And when Westlake saw a billboard advertising the popular DAB beer by using it’s full name, Dortmunder Action Bier, he had a name for his character.
The Hot Rock was a big success, and was optioned and filmed within eighteen months, starring (incongruously) Robert Redford and George Segal in the leading parts, although in Britain it was billed as How to Steal a Diamond (in Four Uneasy Lessons).
The book was intended as a one-off, but Westlake liked his little band of hapless and somewhat quirky crooks, and he was delighted to resurrect them in 1972, for a sequel titled Bank Shot, which was equally popular.
For the rest of his career, every few years he would produce a new novel featuring Dortmunder, Kelp, Murch and a slowly growing cast of professionals who, each time, would find themselves in another, frequently improbable, but always entirely believable caper, that usually ended with the gang staying ahead of the law but not ahead of the game.
And when Westlake died, there was one completed but unpublished novel to appear posthumously, and, most fittingly, it was the fourteenth and last to feature Dortmunder. And it had a glorious idea behind it: way to leave on a high.
I’ve by no means read all Westlake’s output (though if you read the unjustly overlooked Adios Scheherezade, you’ve read all the ‘Alan Marshall’ books you could ever want.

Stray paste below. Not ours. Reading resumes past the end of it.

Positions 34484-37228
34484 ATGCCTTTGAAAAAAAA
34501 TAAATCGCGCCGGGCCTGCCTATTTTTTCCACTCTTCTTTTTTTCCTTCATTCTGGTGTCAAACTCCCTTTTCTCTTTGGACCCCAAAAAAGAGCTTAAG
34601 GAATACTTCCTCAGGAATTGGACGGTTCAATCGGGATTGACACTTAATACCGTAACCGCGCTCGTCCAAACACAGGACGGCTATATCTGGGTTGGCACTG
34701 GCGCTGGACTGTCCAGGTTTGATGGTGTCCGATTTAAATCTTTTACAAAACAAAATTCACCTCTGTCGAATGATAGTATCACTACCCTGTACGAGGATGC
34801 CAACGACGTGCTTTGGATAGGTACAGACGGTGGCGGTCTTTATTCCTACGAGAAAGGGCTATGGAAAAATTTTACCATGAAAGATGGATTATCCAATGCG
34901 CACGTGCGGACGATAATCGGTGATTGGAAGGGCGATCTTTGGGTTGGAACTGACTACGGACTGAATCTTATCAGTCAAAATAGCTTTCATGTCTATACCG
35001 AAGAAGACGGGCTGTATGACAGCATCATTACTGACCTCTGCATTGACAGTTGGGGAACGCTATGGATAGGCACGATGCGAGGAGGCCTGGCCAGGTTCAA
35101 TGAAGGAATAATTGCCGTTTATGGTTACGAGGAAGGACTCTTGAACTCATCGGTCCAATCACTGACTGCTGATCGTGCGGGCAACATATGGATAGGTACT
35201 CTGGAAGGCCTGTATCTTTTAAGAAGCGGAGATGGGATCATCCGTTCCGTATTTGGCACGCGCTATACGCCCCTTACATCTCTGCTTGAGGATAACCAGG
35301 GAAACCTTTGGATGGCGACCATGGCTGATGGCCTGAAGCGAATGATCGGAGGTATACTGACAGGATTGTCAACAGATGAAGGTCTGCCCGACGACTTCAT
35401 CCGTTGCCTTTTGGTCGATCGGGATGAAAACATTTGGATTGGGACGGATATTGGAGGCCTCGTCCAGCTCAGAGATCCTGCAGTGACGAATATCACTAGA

But I’ve been collecting the Dortmunder novels for many years, and I have these and Thieves’ Dozen, a short story collection compiling all ten short stories featuring the hangdog John. It’s only lately that I’ve properly realised that there was one more story I hadn’t read, namely, “Walking Around Money”.
Transgressions has arrived, but I’m going to keep it back for a while. In the meantime, I’m going to re-read the entire collection, and only then sit down to enjoy the last Dortmunder story I’ll ever read for the first time.
And I’m going to blog the series as well, in the hope of alerting a few more people to the sheer delight of Dortmunder & Co. Keep your eyes open: I’ll be re-reading The Hot Rock very soon.